FINRA Moves Forward On Controversial Fund/Advisor Revenue-Sharing Disclosure

Friday, May 13, 2011 06:26
FINRA Moves Forward On Controversial Fund/Advisor Revenue-Sharing Disclosure

Tags: FINRA | mutual funds

Years after initially proposing a rule that mandates centralized public disclosure of all mutual fund revenue-sharing arrangements, FINRA has filed the paperwork to make it happen.

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At the moment, broker-dealers only have to reveal which fund companies pay them in the small print.


But as part of its ongoing consolidation of the rules it inherited from the NASD days, FINRA wants them to set up a website or toll-free number that shows the world exactly what cash compensation relationships each firm has with each fund company.


"Preferred" fund vendors would also need to be flagged, making those relationships transparent to all clients, prospects, and the public.


In theory, this could pave the way to setting up "fiduciary watchdogs" who monitor fund sales activities for conflicts of interest.


FINRA tried to institute this change two years ago, but at the time brokers argued that it would be too confusing to their clients.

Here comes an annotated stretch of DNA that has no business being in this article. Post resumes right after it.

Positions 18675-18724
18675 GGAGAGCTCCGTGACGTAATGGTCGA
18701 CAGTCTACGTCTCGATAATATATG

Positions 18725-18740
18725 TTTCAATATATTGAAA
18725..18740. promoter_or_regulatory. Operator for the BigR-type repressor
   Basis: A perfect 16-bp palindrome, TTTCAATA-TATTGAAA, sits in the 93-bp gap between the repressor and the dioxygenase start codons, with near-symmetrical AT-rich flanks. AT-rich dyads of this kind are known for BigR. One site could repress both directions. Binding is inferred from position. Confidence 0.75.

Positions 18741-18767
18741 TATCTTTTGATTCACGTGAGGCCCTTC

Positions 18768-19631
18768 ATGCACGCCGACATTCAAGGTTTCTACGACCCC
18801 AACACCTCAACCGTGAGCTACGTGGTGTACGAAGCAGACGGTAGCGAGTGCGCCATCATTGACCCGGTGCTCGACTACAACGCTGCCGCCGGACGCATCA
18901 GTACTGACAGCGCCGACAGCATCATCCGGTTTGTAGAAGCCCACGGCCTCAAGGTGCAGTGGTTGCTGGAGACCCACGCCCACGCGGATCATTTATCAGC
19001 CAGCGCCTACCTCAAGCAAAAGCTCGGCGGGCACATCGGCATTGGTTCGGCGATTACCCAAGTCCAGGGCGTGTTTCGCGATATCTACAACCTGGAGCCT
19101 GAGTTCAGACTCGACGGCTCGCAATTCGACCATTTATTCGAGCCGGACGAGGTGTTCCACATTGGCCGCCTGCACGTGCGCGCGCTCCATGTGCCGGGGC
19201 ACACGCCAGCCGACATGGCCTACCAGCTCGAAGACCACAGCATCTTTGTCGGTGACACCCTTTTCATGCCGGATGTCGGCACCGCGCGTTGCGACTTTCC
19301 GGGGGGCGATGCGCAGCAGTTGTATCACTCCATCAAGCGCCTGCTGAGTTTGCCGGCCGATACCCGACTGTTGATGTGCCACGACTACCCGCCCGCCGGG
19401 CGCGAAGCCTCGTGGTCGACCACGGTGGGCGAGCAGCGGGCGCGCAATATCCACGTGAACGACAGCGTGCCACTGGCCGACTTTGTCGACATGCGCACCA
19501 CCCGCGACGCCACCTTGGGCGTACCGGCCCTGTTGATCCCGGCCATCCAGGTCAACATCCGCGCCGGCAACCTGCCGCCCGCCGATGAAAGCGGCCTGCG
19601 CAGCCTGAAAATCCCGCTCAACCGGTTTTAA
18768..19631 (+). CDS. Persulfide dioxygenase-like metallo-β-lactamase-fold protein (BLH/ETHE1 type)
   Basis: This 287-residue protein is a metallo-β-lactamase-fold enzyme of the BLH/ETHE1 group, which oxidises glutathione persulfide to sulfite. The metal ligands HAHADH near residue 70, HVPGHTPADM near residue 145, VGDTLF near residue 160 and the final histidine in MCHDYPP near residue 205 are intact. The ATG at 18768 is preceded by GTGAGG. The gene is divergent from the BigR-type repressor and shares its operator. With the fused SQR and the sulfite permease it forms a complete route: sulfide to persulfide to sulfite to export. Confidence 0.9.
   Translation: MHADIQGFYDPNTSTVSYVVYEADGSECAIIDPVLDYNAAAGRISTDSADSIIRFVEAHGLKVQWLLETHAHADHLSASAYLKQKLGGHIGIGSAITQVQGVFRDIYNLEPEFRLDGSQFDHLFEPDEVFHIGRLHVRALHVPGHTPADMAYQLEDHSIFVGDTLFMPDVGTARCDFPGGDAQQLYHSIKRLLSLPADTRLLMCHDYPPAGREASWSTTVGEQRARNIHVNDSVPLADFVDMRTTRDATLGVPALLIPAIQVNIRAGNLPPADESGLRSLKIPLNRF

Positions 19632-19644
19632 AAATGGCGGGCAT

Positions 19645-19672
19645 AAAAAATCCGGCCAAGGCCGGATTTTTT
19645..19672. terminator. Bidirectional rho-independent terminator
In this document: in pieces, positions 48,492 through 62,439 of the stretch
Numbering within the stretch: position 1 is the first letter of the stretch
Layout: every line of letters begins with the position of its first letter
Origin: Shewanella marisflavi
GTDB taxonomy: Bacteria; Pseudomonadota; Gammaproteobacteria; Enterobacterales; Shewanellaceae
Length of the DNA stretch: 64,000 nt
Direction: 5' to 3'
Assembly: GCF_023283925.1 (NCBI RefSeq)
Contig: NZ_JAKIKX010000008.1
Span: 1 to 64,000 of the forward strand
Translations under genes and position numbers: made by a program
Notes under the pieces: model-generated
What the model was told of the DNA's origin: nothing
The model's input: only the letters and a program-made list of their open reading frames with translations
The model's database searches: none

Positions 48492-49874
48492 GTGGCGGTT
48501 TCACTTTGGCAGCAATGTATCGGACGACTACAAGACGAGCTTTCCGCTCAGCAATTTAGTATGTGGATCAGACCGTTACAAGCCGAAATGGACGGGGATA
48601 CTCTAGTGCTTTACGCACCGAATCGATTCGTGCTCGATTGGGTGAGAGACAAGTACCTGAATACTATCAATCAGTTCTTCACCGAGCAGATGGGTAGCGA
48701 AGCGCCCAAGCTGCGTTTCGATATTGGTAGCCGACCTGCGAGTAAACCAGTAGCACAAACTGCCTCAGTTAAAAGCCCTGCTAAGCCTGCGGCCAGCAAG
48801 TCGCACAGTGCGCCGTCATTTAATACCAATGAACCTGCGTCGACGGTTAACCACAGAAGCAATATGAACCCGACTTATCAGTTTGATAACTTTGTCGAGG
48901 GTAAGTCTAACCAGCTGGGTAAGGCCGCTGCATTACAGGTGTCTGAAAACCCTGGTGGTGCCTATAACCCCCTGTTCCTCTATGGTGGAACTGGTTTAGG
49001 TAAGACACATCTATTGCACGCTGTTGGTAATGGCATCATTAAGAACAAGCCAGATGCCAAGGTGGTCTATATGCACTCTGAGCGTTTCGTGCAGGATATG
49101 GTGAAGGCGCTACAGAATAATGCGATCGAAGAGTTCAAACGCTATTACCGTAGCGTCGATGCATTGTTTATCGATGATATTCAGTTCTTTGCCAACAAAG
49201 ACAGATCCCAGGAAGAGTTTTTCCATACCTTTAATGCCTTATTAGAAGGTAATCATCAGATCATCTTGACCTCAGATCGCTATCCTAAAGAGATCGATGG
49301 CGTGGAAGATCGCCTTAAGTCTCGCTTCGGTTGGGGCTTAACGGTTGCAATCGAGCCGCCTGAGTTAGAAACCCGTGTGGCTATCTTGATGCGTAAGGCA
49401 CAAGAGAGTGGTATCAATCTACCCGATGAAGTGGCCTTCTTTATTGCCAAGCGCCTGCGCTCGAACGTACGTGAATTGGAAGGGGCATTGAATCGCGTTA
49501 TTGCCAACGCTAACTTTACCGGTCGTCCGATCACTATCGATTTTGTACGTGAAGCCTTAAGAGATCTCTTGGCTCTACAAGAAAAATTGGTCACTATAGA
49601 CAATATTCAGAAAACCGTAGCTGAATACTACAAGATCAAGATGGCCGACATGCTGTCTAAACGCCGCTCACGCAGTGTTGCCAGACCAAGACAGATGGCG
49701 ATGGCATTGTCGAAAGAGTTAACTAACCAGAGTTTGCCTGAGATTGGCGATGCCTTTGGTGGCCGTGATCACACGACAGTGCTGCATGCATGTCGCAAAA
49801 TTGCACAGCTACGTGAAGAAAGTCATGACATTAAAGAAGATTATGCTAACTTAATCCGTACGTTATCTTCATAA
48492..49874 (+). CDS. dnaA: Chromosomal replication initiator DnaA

Comments (1)

Frankly, as an advisor who works to understand fees of all types, I believe that this kind of disclosure will frustrate clients. As an advisor, it's almost impossible to understand fees even when you think you know where to look. And, if funds like American Funds, keep creating more share classes, the puzzle is just too much trouble to understand. I traded for a client into their F-2 share class and, guess what, had to pay a transaction cost. So, how is that going to be disclosed. This is vs. an F-1 share that has a 25 bp trail. So, does it cost me to do the right thing? If regulators want this to be easier for clients, clean up the share classes and drop 12b1 fees. Over the last 15 years funds that had no 12b1 fees now do. Thanks, that created some revenue for me that I now need to cover increased cost of doing business. I don't know the solution but I don't think the regulators understand how complicated the industry has become. Client get tired, as do reps, in trying to understand fees! Now, you want us to explain it. Not an easy task, even for one who had the desire to do so.
pmcneilly , May 14, 2011

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